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Gardens Versus Groceries

March 6, 2012

I’m a lousy gardener. It’s true; the most successful pepper plant I’ve ever grown bore two peppers, my rows of string beans have never equaled a meal, and my zucchinis – the second easiest vegetable to grow next to tomatoes – keep getting eaten by bugs. From a strictly monetary viewpoint I’d have been better off buying groceries with all the money I’ve spent on soil, seeds, starters, and shit (literally and figuratively, thank you very much) over the years.

I’m still trying. After all, I have a lot of theory. I’ve watched my parents grow successful gardens. I’ve studied permaculture. I’ve hauled a lot of soil for other people’s gardens which have panned out just fine. I should be able to figure it out.

Growing your own food is a basic and necessary skill for a pioneer – modern or otherwise. It’s the basis of independence. It’s the best way to guarantee you’re eating organically. And – when done right – it’s supposed to be able to save you a lot of money.

This year we’re trying a new approach. Before winter arrived we flattened all of our moving boxes and laid them around the perimeter of the yard in a beautifully curving pattern (all credit to Ann) and covered them in rich soil. It took fifteen cubic yards (again, props to Ann for hauling it all as I worked on the house). The cardboard was to kill the weeds and grass, and the soil was allowed to sit for a few months.

Straw-covered gardensToday I picked up some straw bales and spread them over the dirt. This mulch layer will keep the ground moist, the weeds from growing, and regulate the temperature as well. Dotting the straw here and there are tulips and other bulbs buried in the fall. The next step will be planting.



I’ve seen this particular style of garden planted with starters, but I want to buy as little as possible from this point on. So I built a greenhouse and plan to grow my own. I dried peas and string beans and onion seeds last summer, and found a few packages of tomato and basil seeds in a drawer. This year instead of planting a little of everything we’re planting a lot of the things we eat a lot of. It seems as good a place to start as any.

Window box greenhouse

The greenhouse – well, it’s a window box I tore out of a client’s house last summer that’s been sitting in my garage ever since. That will be an experiment in itself. It has a screened window which I’ll have to open during the days and close at night; hopefully this will regulate the temperature while allowing sufficient air flow. I’ll have to water regularly as well.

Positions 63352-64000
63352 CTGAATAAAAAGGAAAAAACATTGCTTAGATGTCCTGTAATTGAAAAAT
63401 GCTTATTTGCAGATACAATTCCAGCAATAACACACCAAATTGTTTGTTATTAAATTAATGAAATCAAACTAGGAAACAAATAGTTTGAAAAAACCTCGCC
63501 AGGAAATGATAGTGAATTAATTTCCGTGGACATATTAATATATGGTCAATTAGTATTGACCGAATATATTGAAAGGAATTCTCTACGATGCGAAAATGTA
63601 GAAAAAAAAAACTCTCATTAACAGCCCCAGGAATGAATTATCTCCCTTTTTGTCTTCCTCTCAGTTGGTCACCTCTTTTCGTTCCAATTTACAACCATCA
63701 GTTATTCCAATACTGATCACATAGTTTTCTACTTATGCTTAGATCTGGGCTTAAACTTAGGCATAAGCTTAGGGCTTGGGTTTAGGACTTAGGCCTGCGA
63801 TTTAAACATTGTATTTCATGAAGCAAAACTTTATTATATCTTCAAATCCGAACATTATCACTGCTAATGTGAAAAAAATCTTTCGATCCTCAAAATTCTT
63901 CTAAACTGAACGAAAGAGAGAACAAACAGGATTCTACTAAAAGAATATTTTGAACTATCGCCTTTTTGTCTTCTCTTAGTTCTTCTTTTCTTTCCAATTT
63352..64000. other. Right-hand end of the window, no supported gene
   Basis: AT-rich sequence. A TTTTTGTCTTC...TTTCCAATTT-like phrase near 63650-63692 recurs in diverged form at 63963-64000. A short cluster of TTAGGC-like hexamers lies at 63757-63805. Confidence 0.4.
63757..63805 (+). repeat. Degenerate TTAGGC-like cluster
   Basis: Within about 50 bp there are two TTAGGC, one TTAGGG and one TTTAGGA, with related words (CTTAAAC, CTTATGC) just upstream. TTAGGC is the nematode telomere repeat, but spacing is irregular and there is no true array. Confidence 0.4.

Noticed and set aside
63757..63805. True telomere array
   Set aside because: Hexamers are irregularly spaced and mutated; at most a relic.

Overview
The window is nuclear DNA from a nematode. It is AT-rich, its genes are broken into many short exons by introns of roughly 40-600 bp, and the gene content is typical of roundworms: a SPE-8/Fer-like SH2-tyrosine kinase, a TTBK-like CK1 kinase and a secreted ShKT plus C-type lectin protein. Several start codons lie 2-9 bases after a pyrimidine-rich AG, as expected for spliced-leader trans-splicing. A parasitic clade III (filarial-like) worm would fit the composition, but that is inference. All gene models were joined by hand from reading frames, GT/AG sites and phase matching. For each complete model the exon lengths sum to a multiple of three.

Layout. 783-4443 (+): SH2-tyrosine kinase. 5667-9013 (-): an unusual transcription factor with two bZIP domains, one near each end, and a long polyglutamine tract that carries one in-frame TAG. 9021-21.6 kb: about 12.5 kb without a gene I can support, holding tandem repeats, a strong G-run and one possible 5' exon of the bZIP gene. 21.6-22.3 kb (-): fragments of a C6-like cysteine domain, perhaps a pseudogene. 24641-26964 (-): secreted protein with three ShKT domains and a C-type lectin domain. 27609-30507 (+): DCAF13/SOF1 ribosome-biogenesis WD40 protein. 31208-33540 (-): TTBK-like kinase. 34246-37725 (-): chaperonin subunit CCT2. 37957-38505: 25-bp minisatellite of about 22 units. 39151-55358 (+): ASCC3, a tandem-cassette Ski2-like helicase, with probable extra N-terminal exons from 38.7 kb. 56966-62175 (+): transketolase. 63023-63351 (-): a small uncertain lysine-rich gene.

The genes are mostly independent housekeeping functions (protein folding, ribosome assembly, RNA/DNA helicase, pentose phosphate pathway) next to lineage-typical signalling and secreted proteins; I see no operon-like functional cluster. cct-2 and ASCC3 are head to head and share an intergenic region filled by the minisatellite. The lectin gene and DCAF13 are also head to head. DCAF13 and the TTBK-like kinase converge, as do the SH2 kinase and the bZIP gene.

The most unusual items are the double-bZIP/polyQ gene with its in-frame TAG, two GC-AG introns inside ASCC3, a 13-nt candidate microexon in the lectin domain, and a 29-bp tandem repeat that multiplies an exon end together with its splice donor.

Then – a very important step – some fences will need to be erected to keep crazy Lady dog out. She’s a digger. Not to mention the cats, who will be disappointed to lose their litter box – although the straw may well take care of that problem.

If I’m telling the Girl Scouts to quit selling cookies and grow vegetables I’d better be able to do it myself, right? Though in all likelihood I have a better chance of growing salsa than I do of changing their minds about a multi-million dollar enterprise.

I think there are two areas in particular in which I need to improve. The first is soil conditioning, and hopefully that’s been covered for the upcoming year (though I’m still learning to compost, which is another blog post entirely). The second is remembering to water the plants regularly. Sounds like a no-brainer, right? It can’t be that hard to turn on a sprinkler once a day, can it?

It’s easy to get lazy when your life and livelihood don’t depend on your garden. But vegetables are like pets – they only thrive with nourishment. Unlike a pet, however, a plant can’t meet you at the door with puppy dog eyes or a cat’s whiny reminder.

I could get a timer and install an elaborate irrigation system, and in time perhaps I will. But plastic is something I’d like to keep at a minimum. Is your water still organic if it travels through inorganic tubing?

Eventually I’d like to replace the garage shingles with metal roofing and set up a catchment system so I’m not paying for the water either. Paying for water in Portland makes as much sense as selling sand in a desert. Of course I’d have to store the water for the dry summer months, and most tanks are made of plastic as well. Even wooden tanks tend to be lined with a bladder. Let’s face it – we’re surrounded by the stuff. It will probably be a case of choosing the least amount of evil possible and disguising it.

So it goes, as Kurt Vonnegut said. If I was an absolute purist I wouldn’t be here at all. I’d be in the tropics living off fruits and coconuts. I’d be whiling my days away at the beach, probably sunburnt and emaciated. My message wouldn’t reach any farther than my voice could carry it. If I even had a message.


From → Journal

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